If you were looking for a step-by-step guide on how to recreate the Balance of Power RSI indicator on TradingView without resorting to using any PineScript code, then this is the article for you.
This brief article will waste no time in explaining exactly how. So let's get to it.
Starting Off With an Understanding of 'Smoothing'
Before we even get into this, let’s be clear on what I mean by ‘smoothing’ values.
Check out an example of an indicator below:
This is the ‘Balance of Power’ indicator
The default 'Balance of Power' indicator on TradingView (and in just about any other location that provides the indicator) is virtually unreadable.
The primary reason is indicator "sensitivity".
By 'sensitivity', we're referring to how responsive the values of the indicator are to underlying price data.
Normally this sensitivity can be adjusted by tweaking the 'lookback' period of the indicator (i.e., changing the RSI to the RSI would make it twice as sensitive on the same chart time resolution). However, in certain cases, tweaking this superficial setting is not enough.
The Balance of Power indicator represents one of those cases (especially since there's no adjustable 'lookback' that's accompanied with the indicator since its not considered to be a traditional 'momentum indicator', which may be a fallacy on the part of all charting software that offer the indicator).
No problem though.
When we find ourselves in this position, we just need to extrapolate data from the underlying indicator (Balance of Power). When presented with a situation akin to the one the Balance of Power indicator has given us, the best solution is more than likely to "smooth" over the indicator to provide more 'readable' values.
This will essentially 'iron out' the sensitivity issue that we were dealing with before and also allow us to extract a meaningful read from the values that are presented to us via the Balance of Power indicator without warping / distorting its values (essentially, our goal here is to only make the Balance of Power indicator more readable).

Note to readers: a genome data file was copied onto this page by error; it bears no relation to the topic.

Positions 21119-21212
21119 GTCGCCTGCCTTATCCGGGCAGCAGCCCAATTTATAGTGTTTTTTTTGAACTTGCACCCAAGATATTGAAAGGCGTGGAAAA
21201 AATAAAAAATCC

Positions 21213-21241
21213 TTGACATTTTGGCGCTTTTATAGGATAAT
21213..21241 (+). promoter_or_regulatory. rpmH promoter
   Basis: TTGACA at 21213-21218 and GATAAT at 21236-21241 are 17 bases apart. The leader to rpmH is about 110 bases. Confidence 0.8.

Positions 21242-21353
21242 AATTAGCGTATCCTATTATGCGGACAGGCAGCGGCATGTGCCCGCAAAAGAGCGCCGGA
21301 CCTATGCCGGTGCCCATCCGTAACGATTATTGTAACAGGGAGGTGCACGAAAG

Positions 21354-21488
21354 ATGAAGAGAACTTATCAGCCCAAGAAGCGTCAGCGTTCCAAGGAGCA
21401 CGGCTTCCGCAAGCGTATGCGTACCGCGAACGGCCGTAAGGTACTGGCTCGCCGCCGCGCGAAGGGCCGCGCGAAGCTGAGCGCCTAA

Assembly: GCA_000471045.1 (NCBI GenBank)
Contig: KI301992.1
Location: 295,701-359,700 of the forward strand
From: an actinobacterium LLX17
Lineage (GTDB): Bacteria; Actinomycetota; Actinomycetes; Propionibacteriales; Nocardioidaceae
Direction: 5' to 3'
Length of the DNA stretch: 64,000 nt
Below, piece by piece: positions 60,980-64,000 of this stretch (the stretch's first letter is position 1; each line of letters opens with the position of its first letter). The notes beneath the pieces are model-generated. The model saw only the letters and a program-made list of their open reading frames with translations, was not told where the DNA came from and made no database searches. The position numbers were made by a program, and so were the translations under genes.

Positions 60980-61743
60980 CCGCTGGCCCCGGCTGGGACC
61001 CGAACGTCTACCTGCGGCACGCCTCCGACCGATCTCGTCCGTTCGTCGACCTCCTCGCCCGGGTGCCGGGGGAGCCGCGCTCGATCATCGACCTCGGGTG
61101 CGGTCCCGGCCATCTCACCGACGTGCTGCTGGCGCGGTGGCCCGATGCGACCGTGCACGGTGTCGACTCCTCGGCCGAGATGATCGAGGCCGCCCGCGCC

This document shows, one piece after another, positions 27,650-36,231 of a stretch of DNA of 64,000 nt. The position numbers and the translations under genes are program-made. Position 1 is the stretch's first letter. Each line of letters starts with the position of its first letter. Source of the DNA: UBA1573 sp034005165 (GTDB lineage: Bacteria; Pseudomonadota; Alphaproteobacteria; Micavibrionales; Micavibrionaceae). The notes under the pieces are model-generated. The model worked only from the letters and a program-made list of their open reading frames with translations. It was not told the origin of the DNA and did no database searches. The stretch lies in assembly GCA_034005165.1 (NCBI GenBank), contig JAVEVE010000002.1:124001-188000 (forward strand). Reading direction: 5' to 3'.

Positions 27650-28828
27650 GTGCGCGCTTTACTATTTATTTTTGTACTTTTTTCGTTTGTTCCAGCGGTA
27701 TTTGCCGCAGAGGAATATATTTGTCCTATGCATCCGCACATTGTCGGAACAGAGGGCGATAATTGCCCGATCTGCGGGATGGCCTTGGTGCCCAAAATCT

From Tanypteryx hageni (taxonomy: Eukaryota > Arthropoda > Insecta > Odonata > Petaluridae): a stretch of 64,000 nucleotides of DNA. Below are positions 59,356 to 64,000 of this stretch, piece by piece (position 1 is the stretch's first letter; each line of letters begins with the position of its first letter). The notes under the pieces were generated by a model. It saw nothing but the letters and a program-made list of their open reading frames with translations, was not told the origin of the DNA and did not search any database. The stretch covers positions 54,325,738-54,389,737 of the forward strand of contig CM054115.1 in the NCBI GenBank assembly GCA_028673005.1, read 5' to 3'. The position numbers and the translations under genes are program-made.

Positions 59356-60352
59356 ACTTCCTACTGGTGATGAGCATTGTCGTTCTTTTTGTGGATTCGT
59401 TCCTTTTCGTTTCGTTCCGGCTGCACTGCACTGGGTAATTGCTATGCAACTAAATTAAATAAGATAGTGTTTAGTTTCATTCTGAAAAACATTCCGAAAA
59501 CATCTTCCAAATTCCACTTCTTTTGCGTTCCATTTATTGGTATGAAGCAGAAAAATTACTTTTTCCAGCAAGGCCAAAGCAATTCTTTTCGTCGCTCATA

Applying the Hulls Moving Average
Quick Disclaimer: Please note that this demonstration is only an example and not a reenactment of the process used to generate the Balance of Power RSI (that was coded manually using PineScript).
In order to smooth the Balance of Power indicator over with the Hulls Moving Average, we're going to simplify apply the HMA (Hulls Moving Average) to the indicator itself.
If that sounds difficult, don't worry - it isn't. Just follow along with the guide provided below.
Once you successfully complete this exercise, your Balance of Power indicator should look like the following:
See how much smoother and easier to read this data is? We can tell that BoP has been on a steep downward decline since the 12th (approximately)
Above is an example of how you ‘smooth’ the data.
We do this often in order to assist myself in reading indicators accurately.
Which brings us to the main purpose of this article.
How Do You Smooth an Average in TradingView?
This is actually way easier than you think. We're going to take you step by step through how to do this, assuming that you’re starting from scratch.
Go to TradingView. The website is www.tradingview.com
When you get there, you should see a page that looks like this.
Adjust your ticker search so that you can look up cryptos.
When you first type in ‘BITCOIN’ you’re going to get a bunch of results for stocks but NOT crypto! We don’t want this.